Hawai is self-sufficient from the rest of the U.S. energy grid and must regulate its own energy production. For this purpose, Oahu Island has two seawater-cooled power plants and negligible renewable energy. If one of the two power plants fails or has to reduce the amount of power it feeds into the grid, power outages occur more frequently due to grid overload. The project at the University of Hawai aimed to reduce these blackouts.
The goal was to develop a prototype system that detects systems that are not urgently needed, such as water heaters or air conditioners, and calculates a possible energy reserve to stabilize the grid in real-time. In addition, a secure mechanism was to be developed with which the devices identified in this way can be temporarily shut down remotely in order to stabilize the network in the event of an imminent overload. For this purpose, a prototype device was developed based on odroid with the “Electrical Engineering” department and implemented in several households. The data was sent to a central server where it was analyzed in real-time and a forecast for the following ten minutes was calculated.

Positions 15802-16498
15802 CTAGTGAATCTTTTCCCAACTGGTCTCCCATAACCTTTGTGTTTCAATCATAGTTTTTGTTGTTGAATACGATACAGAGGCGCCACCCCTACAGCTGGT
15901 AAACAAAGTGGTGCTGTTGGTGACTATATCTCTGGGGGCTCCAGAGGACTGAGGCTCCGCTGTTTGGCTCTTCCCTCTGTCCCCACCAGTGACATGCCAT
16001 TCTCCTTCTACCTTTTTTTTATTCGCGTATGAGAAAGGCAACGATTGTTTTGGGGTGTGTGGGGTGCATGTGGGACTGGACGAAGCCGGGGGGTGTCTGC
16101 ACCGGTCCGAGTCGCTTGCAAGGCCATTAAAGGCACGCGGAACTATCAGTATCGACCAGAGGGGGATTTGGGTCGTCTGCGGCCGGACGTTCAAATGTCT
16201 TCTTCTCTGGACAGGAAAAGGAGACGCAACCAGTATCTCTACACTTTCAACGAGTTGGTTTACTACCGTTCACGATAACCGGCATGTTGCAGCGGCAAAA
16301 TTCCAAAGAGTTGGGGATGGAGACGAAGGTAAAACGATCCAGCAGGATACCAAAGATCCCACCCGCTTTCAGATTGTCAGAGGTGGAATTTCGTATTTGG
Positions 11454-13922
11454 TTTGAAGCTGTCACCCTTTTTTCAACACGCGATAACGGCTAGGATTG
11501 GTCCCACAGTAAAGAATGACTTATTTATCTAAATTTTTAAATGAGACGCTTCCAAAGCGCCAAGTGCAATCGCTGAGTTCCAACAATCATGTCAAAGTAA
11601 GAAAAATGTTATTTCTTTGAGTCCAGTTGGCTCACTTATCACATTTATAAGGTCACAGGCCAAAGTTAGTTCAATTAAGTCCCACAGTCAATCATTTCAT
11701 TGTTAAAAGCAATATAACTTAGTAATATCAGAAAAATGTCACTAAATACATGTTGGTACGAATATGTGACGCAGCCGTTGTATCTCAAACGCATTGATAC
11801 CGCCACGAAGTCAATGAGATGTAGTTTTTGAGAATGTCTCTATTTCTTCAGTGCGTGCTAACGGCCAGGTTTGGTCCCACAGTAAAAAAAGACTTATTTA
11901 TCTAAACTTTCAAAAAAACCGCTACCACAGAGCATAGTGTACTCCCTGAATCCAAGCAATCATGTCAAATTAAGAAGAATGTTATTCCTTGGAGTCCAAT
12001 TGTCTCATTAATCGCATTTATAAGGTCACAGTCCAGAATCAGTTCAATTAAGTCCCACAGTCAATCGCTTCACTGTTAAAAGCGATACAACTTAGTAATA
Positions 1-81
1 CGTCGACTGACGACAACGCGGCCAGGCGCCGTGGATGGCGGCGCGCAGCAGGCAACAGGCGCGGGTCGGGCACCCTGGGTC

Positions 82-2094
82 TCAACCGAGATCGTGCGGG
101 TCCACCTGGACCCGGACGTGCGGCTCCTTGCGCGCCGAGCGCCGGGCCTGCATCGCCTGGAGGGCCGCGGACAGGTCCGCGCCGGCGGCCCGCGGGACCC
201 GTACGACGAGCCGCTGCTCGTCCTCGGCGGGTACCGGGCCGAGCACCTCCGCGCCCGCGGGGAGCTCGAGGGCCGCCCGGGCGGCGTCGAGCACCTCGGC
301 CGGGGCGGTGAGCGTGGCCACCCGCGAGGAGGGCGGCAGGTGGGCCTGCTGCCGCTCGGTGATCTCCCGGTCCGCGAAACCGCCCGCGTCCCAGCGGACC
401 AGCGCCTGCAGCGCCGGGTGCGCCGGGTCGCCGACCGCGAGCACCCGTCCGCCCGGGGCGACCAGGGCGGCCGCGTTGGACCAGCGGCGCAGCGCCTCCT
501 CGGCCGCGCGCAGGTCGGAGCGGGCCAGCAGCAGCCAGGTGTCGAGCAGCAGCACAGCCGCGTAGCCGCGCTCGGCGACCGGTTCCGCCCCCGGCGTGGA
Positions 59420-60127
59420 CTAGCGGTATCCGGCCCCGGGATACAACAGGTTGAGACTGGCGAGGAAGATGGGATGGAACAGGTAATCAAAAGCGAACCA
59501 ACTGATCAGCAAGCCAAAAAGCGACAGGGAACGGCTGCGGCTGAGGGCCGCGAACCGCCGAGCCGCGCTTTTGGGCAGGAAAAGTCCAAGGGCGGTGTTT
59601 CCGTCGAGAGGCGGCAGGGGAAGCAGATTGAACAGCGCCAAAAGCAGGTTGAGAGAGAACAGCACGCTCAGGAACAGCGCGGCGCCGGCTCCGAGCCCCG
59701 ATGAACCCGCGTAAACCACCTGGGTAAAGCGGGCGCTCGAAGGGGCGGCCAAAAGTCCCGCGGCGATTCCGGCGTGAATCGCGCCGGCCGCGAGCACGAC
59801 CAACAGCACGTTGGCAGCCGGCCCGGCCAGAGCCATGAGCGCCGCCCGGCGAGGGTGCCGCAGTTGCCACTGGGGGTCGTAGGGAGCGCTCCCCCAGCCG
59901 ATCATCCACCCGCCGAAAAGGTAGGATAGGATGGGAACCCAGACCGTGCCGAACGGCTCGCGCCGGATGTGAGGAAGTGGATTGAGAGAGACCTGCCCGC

Through the implementation of this system, the energy grid can be stabilized by selectively taking loads off the grid. It is also possible to see how much reserve is available. This provides a solution that enables better control of the power grid and reduces total power outages. According to the U.S. Department of Defense, the cost of power outages of min 8 hours in 2015 was $179,087 per day or $690,000 per day for healthcare facilities such as hospitals. For every outage that does not occur, this solution saves $870,000 in costs.
Data Science Application
The application uses pattern recognition algorithms in Python, as well as ARIMA models in R for forecasting.
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